Hessian is a course jute cloth, and is used as underlining. Sounds easy enough to use but its application varies vastly according to what surface it is being applied to. Hence the need for this set of films to guide you through use over webbing, springs, wood and even an iron frame.

The use of hessian for a tacked rolled edge is another subject within this category.

The stuffing found in top quality traditional upholstery is curled horse hair. Lesser quality is Algerian grass and Alva, a seaweed from the shores of southern Russia, the Baltic and other places. Some stuffing's may include cotton and woolen flocks but they can be lumpy and therefore make it harder to achieve a smooth finish. The course filling used in Alison's work is a polished fibre made from the husk of the coconut. It has been washed and made fire retardant. It has been dyed black with carbon and really resembles animal hair but is much more affordable than real horse hair. Alison will tell you how to restore real horse hair if you find it in your chair or in a mattress.

You can't expect your stuffing to go according to plan unless you prepare for it properly and this set of videos show you how to hold it all in place.
Calico is a off white plain-woven textile made from unbleached cotton - often not fully processed. It is much stronger than, say curtain lining and well worth investing in for over your stuffing.

Rolled edges are made out of stuffing and are the sausage like shapes around the outside edges of the chair. They are so important to the form of your piece and they soften the top cover away from the edge of the rough frame so it doesn't wear out.

Without a shadow of a doubt rolled edges, for some learners, are the most technical processes to master. The object of the tutorials in this section is to treat the subject so simply, but so exhaustively, that anyone handy with tools can, from the instructions given here, successfully acquire the skills to make, or repair, a rolled edge that will last for decades.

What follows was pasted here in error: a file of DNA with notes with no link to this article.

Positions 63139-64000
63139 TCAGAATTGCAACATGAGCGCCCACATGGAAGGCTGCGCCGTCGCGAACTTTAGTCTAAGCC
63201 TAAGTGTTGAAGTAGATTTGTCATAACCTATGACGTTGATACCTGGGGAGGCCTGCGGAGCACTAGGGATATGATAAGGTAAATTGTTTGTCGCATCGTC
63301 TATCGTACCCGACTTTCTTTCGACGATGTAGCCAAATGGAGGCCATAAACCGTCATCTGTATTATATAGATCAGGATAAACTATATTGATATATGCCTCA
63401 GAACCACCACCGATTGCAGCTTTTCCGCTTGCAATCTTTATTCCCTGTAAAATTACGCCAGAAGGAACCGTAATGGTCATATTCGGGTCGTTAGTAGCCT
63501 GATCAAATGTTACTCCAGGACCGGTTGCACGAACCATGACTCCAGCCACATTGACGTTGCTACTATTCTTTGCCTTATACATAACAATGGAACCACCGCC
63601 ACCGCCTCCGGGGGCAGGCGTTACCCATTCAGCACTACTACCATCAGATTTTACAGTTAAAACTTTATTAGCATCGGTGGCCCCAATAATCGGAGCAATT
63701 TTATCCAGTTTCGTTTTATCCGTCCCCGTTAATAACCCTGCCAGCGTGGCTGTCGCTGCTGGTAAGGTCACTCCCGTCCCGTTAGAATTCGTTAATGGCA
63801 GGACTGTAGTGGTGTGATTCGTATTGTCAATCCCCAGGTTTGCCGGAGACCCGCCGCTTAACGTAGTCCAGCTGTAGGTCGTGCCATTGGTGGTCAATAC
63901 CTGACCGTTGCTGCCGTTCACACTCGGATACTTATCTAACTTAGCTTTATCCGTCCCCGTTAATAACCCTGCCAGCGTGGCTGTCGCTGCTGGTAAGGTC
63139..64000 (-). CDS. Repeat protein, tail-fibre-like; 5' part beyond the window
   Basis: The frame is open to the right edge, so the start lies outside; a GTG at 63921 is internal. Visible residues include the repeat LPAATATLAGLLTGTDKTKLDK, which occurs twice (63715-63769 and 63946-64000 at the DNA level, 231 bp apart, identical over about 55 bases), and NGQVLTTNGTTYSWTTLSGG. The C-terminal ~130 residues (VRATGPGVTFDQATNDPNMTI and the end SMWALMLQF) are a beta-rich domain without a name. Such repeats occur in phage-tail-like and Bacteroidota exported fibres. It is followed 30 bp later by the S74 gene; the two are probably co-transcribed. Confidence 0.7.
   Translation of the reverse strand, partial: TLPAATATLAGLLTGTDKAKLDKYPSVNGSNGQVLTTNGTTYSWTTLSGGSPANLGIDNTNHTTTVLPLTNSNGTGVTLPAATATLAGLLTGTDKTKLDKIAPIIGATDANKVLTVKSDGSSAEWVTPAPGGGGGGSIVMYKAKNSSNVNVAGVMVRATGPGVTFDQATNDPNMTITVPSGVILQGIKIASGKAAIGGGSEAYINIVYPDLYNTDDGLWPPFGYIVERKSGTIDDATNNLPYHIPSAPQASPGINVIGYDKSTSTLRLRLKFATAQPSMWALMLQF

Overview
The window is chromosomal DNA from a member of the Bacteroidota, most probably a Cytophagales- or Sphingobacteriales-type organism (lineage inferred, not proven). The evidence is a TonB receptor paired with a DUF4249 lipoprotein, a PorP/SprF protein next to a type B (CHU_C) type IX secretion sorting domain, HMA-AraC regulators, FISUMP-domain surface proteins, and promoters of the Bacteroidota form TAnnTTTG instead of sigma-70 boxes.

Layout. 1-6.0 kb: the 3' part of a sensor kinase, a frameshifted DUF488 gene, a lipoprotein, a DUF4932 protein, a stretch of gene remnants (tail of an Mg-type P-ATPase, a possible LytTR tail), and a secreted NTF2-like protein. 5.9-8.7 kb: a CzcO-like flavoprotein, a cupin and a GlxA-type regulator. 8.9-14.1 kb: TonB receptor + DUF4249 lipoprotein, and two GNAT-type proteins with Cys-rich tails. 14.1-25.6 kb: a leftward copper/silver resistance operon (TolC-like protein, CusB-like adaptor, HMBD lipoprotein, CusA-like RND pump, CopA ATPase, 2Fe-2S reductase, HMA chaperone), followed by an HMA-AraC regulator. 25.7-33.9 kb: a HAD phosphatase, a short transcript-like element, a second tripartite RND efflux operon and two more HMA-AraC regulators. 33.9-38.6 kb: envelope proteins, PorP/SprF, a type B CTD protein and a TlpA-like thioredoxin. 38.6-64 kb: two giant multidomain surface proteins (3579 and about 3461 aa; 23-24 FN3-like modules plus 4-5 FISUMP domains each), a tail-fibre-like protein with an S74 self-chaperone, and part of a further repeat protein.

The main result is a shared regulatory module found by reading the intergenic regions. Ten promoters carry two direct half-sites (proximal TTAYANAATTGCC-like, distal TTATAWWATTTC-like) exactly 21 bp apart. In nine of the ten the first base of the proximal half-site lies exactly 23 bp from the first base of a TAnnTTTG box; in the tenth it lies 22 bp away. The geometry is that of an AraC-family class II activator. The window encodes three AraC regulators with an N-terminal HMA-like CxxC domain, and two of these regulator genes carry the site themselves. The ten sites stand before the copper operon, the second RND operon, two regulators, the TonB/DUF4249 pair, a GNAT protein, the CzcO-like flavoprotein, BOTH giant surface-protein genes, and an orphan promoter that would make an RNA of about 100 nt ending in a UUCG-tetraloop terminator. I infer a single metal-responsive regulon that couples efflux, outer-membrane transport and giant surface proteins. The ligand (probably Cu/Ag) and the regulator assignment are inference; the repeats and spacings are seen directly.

Rolled edges are so important because they form the basis of our stuffing's and, even when covered with our top cover can still be seen and felt so there is no hiding place if they are wibbly wobbly, saggy or loose!

Before watching the Top Cover set of videos, you should watch the Top Cover Fabric set to ensure you are comfortable with measuring, pattern matching, cutting and storing your top cover fabric.

Whatever your level of expertise -- from beginner to more advanced improver -- this section will assist you in giving your project the professional finish it deserves!

The video tutorials here are concerned only with fitted top covers - loose cover making is a different trade, but you will find a comprehensive lesson on how to make a loose cover for a chair seat cushion on this website because that is what we commonly come across to complement our mainly fitted covers.

What type of fabric? How much fabric do I need? How do I deal with a pattern repeat? How do I prepare and cut out my precious top cover and fit it my project? All these questions and more are answered in this category.

This is the culmination of all your work and it's the part everyone sees so we have to get it right!

You will see each key stage demonstrated on a wide variety of shapes, sizes and styles of chair and a sofa. This will help you adapt the techniques to the unique requirements of your particular piece.

As we near the completion of our projects it's such fun to play around with different finishes to complement the final look. In upholstery we have braids and cords, either off the shelf, or handmade, to choose from. You will need access to a sewing machine to make your own single and double piping.

Indulge in this section to give you inspiration to give a totally bespoke finish.

Help is at hand in this section to assist you with the art of deep buttoning. It's really not as difficult as it looks and this step by step guide will help you start from scratch or use an original pad.

Loose covers require real precision!

A lot of chairs and sofas have a loose cushion either on the seat or back or both. They are much more substantial than a scatter cushion. This detailed demonstration by Alison's colleague Deborah Good shows how to construct a boxed, piped seat cushion with a concealed zip for easy removal.

You will also need a sewing machine.